Remembering Gerda Lerner

Remembering Gerda Lerner
Hard to believe this today, but Women’s Studies did not always exist as a college or university level course of study. Gerda Lerner is responsible for this historic recognition of Women’s Studies as valuable and worthy of full academic inclusion. Lerner died at the age of 92.

The creation of academic programs for Women’s Studies isn’t all we have to thank Lerner for. She is also responsible for our annual March observance of Women’s History Month. Likely her early years in a Nazi prison camp shaped her commitment to seeing that women were fully represented in history. Lerner also championed civil rights and advocated for unionization of film workers. She was a founding member of the National Organization for Women (NOW).

Lerner earned a Ph.D. in history from Columbia University in 1966. She went on to teach at Sarah Lawrence College (where she founded the Women’s Studies program) and the University of Wisconsin. Former students remember her as the kind of professor that expected a great deal of them. It has been said that she expected a lot of herself as well.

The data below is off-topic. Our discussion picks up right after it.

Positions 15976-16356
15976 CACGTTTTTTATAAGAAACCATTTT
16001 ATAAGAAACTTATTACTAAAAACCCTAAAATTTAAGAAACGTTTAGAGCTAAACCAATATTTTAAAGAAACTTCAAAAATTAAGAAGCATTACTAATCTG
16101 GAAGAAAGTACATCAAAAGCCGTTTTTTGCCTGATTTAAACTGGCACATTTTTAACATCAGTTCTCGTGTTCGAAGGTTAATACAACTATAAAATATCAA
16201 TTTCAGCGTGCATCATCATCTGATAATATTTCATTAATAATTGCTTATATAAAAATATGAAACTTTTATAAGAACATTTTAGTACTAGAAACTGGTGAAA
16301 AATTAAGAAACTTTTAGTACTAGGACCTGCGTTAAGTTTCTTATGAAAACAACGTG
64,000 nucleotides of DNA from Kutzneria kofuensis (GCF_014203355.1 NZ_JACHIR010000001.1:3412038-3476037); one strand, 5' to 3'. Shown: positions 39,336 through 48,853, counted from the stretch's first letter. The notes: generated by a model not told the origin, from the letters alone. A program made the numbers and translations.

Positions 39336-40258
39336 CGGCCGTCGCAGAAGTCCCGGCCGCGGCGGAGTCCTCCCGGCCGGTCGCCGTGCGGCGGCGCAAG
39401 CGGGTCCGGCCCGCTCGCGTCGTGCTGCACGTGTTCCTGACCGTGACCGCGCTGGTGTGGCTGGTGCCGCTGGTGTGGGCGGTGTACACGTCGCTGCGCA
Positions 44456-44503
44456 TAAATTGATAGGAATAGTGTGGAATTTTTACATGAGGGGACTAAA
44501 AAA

Lerner was a prolific writer. Her books include The Creation of Patriarchy and The Creation of Feminist Consciousness. Both are seminal Women’s Studies texts. The term feminist, which simply means advocating for equal political, social, and economic equality with men, has been so maligned that it is completely misunderstood and largely rejected by many women. Many women, though desirous of equal rights, cannot allow themselves to openly demand them because they fear the feminist label. Reading one or both of these texts can lend new perspective on the issue of equality.

Born to a Jewish family in 1920, Lerner, then Gerda Kronstein, would later marry Carl Lerner, a film editor. Together the pair brought the book Black Like Me to the big screen. Black Like Me chronicles the story of a white Southern journalist’s experience of living as a Black man.

Gerda’s children, Stephanie and Dan, remember their mother as strong willed. For those of us that did not know her personally we will remember her as one of the people that helped to make women visible in history. It is precisely because of her strong will that women’s voices and experiences are included in the chronicle of our past as a nation. Gerda Lerner’s strong will demanded that she fight for justice, equality and inclusion. Her example is a powerful one for us all.




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Content copyright © 2019 by Barbara Gibson. All rights reserved.
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